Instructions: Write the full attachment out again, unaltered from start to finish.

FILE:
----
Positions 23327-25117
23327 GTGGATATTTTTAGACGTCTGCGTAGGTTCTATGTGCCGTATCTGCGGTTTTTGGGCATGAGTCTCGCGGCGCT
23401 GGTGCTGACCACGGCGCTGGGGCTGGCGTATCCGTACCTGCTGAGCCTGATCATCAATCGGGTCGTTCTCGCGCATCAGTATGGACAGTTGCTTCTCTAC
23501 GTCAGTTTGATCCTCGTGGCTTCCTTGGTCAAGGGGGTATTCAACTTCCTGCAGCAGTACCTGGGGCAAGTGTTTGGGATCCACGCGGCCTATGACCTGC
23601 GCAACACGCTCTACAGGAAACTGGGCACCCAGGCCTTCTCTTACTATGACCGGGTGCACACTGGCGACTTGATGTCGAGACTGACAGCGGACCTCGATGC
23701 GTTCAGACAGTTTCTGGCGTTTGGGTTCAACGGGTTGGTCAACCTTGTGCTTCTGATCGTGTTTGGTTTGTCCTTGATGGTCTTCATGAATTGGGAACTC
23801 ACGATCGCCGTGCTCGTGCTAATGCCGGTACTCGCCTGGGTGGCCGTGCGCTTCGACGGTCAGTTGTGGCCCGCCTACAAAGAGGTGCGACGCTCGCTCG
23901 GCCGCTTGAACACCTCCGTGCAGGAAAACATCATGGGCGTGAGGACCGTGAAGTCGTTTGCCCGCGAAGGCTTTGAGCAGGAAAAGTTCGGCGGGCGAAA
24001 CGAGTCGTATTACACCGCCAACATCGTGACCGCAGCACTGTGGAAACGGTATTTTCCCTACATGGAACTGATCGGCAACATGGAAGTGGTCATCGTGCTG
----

Positions 23327-25117
23327 GTGGATATTTTTAGACGTCTGCGTAGGTTCTATGTGCCGTATCTGCGGTTTTTGGGCATGAGTCTCGCGGCGCT
23401 GGTGCTGACCACGGCGCTGGGGCTGGCGTATCCGTACCTGCTGAGCCTGATCATCAATCGGGTCGTTCTCGCGCATCAGTATGGACAGTTGCTTCTCTAC
23501 GTCAGTTTGATCCTCGTGGCTTCCTTGGTCAAGGGGGTATTCAACTTCCTGCAGCAGTACCTGGGGCAAGTGTTTGGGATCCACGCGGCCTATGACCTGC
23601 GCAACACGCTCTACAGGAAACTGGGCACCCAGGCCTTCTCTTACTATGACCGGGTGCACACTGGCGACTTGATGTCGAGACTGACAGCGGACCTCGATGC
23701 GTTCAGACAGTTTCTGGCGTTTGGGTTCAACGGGTTGGTCAACCTTGTGCTTCTGATCGTGTTTGGTTTGTCCTTGATGGTCTTCATGAATTGGGAACTC
23801 ACGATCGCCGTGCTCGTGCTAATGCCGGTACTCGCCTGGGTGGCCGTGCGCTTCGACGGTCAGTTGTGGCCCGCCTACAAAGAGGTGCGACGCTCGCTCG
23901 GCCGCTTGAACACCTCCGTGCAGGAAAACATCATGGGCGTGAGGACCGTGAAGTCGTTTGCCCGCGAAGGCTTTGAGCAGGAAAAGTTCGGCGGGCGAAA
24001 CGAGTCGTATTACACCGCCAACATCGTGACCGCAGCACTGTGGAAACGGTATTTTCCCTACATGGAACTGATCGGCAACATGGAAGTGGTCATCGTGCTG